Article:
Lisa Combrinck is a poet and writer, born in Cape Town and residing in Pretoria. She has worked as an assistant editor for the Southern African Review of Books, as a speechwriter in the presidency, as a media research director and as a communications head and a spokesperson in the national government. She was a lecturer in the English Department at Vista University and books editor and columnist for the Sowetan newspaper. She works in the Department of Arts and Culture. She was a member of the Congress of South African Writers. She sat for two terms on the Board of the National Arts Council of South Africa and chaired the Literary Advisory Panel. She is the convener of the African Women Writers’ Symposium, which brings together women writers from Africa and its Diaspora in an annual event in Johannesburg. She sits on the Adjudicating panel for the Mbokodo Awards for Women in the Arts.
Lisa published An Infinite Longing for Love: a collection of poetry through Skotaville Media in 2005. Her poems have been published in anthologies such as Horses Athlone (Ekapa and Buchu Books 1988), Essential Things (COSAW 1992), Like a House on Fire (COSAW 1994), Seasons Come to Pass: A poetry anthology for Southern African Students (Oxford University Press 1994), The Heart in Exile (Penguin 1996), The Lava of this Land (Northwestern University Press 1997), A Writing Life: Celebrating Nadine Gordimer (Penguin 1998), A Century of South African Verse (A Donker 2001), in German translation in Habari Gani Afrika (1997) and Hinter de Regenbogen (1997), Heart of Africa: Poems of Love, Loss and Longing (2014), Vistas of Poems - Grade 11 (2015) and in magazines such as Akal, Staffrider and New Coin.
Critical analysis of Lisa’s writing has appeared in books such as A Poetics of Resistance: women writing in El Salvador, South Africa and the United States (University of Michigan Press 1994 and in journals such as World Literature Today (University of Oklahoma 1996). In 2013 she was named by the Centre for African Poetry on the “CAP List of Leading Voices in Recent African Poetry.” Mary DeShazer (1994) writes that: “In her frank expressions of desire as resistance, Combrinck represents a new breed of South African women poets who view eroticism as powerful aesthetic and political terrain.” SV Selvick (2013) observes that: “Yet, despite (or because of) Combrinck’s ideological dedication to writing back to a male dominated literary tradition, she steeps her poetry in one pervasive motif: femininity and female sexual pleasure.”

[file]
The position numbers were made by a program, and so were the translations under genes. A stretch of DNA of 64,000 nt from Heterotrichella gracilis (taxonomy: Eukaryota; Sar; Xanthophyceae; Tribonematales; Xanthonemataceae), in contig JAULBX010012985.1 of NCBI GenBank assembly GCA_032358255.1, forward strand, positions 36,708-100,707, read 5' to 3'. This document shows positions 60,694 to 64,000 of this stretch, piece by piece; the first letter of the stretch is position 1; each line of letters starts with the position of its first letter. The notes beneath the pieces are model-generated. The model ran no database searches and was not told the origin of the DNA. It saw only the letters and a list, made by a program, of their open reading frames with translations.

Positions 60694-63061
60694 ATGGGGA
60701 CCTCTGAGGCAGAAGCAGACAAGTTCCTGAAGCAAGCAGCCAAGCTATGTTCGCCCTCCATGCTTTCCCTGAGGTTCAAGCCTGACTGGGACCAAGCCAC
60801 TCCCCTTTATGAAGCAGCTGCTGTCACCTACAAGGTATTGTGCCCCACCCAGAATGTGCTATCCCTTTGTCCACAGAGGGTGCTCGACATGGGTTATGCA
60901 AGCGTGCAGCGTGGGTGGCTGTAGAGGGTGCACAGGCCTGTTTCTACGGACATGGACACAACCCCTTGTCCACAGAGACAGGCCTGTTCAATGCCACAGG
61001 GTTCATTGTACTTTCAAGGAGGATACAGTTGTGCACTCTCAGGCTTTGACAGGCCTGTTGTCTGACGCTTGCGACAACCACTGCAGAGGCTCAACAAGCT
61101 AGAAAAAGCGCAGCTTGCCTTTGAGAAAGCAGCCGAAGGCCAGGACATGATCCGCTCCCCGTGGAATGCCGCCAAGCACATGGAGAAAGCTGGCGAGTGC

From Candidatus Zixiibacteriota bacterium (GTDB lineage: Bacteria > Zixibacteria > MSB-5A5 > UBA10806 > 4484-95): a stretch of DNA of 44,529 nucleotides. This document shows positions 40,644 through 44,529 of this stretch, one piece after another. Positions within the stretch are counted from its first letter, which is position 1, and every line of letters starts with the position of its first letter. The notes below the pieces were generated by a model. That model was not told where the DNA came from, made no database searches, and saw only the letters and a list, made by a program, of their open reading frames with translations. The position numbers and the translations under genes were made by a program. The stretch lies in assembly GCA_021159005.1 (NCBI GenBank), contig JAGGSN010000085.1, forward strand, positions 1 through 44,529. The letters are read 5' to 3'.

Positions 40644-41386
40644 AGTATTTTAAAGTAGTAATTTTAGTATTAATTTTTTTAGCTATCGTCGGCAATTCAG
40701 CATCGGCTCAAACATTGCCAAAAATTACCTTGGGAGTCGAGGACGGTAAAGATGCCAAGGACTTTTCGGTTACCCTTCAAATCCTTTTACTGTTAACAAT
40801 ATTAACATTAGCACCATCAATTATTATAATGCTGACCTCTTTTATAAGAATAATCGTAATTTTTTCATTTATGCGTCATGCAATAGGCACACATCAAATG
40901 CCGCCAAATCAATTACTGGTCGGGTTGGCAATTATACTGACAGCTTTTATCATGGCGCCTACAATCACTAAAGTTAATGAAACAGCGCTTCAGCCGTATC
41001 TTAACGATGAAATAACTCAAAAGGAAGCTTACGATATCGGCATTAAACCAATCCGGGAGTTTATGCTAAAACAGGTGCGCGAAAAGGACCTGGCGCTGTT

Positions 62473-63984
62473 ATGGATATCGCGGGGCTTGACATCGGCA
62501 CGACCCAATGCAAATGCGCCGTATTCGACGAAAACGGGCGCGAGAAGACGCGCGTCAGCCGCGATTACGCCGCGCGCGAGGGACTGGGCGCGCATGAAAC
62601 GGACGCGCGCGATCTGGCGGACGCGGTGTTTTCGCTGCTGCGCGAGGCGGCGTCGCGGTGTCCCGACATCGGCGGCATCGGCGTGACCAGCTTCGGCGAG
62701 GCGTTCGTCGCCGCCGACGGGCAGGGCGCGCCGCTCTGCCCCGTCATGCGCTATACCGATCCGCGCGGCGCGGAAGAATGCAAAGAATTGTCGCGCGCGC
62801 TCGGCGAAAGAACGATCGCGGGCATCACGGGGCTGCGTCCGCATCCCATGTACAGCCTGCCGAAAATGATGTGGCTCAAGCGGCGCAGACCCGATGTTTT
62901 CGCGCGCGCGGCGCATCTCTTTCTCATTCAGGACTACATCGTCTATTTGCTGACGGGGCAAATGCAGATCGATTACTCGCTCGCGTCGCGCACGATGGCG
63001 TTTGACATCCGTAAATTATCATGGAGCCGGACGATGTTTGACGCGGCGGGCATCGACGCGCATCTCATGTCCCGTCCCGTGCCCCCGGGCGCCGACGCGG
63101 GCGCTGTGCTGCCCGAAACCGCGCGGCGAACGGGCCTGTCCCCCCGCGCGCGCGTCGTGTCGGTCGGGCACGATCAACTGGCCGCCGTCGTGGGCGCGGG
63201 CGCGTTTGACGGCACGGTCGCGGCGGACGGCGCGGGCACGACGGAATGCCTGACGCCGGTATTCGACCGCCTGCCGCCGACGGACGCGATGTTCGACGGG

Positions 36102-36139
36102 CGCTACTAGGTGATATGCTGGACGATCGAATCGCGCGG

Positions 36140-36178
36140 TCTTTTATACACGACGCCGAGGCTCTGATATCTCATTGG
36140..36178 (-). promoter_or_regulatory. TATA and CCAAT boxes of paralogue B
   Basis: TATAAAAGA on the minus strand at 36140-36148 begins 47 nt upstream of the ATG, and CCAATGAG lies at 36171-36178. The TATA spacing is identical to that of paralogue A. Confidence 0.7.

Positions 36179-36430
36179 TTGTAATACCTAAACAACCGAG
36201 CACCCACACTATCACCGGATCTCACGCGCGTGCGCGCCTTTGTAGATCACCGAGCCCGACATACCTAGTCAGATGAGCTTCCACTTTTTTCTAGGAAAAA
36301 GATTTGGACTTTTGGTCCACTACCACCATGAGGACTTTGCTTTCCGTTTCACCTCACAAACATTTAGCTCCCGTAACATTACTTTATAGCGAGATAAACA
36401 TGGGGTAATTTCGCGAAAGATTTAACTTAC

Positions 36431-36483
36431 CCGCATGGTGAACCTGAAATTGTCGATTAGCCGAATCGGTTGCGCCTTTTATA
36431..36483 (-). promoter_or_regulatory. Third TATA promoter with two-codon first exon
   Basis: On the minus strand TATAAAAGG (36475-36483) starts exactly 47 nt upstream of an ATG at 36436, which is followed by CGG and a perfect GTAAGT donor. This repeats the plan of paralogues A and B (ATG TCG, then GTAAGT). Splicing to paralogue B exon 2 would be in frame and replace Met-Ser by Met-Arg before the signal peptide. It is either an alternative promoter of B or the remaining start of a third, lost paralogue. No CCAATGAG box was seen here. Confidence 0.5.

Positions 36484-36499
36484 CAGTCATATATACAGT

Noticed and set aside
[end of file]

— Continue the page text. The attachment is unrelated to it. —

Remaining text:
Kim Berman lectures at in the Fine Arts Department of The University of Johannesburg and is the Director of The Artist Proof Studio in Newtown, Johannesburg. After graduating from the University of the Witwatersrand in 1981, she moved to Boston, where she was active in the anti-apartheid movement. In 1989, she received her MFA in printmaking with distinction from Tufts University. The art work from her Masters’ exhibition, Alex under Siege, now hang in South Africa’s Constitutional Court. In 1990, after Mandela’s release from prison, Berman returned to Johannesburg where, in 1991, she co-founded the community printmaking center, Artist Proof Studio. Kim has held in local and overseas solo exhibitions, 11 in all. She has also participated in numerous group exhibitions.
Indigo, (21), is a skilled guitarist, singer and song-writer. He has led the metal band Pariah, which performed twice at the National Arts Festival in South Africa, and co-wrote all of their songs. In 2013, Indigo began to focus on his professional career, improving his guitar skills and writing songs for his demo CD, Taste for Apathy, which he completed in 2015. In 2015 he formed the band, Indigo Reign. In October 2015, he and the band recording an ‘’extended play” entitled ‘Could You Be?’ featuring songs written by Indigo (the individual). In late 2015 Indigo Reign toured the Eastern Cape to excellent reception from audiences. Could You Be? has received wide air play. The songs are an exploration of love and loss. Indigo says: “When people listen to my music, I’d like them to feel that they are not alone. My music is reflective, introspective …. Hope is a big thing in my music.”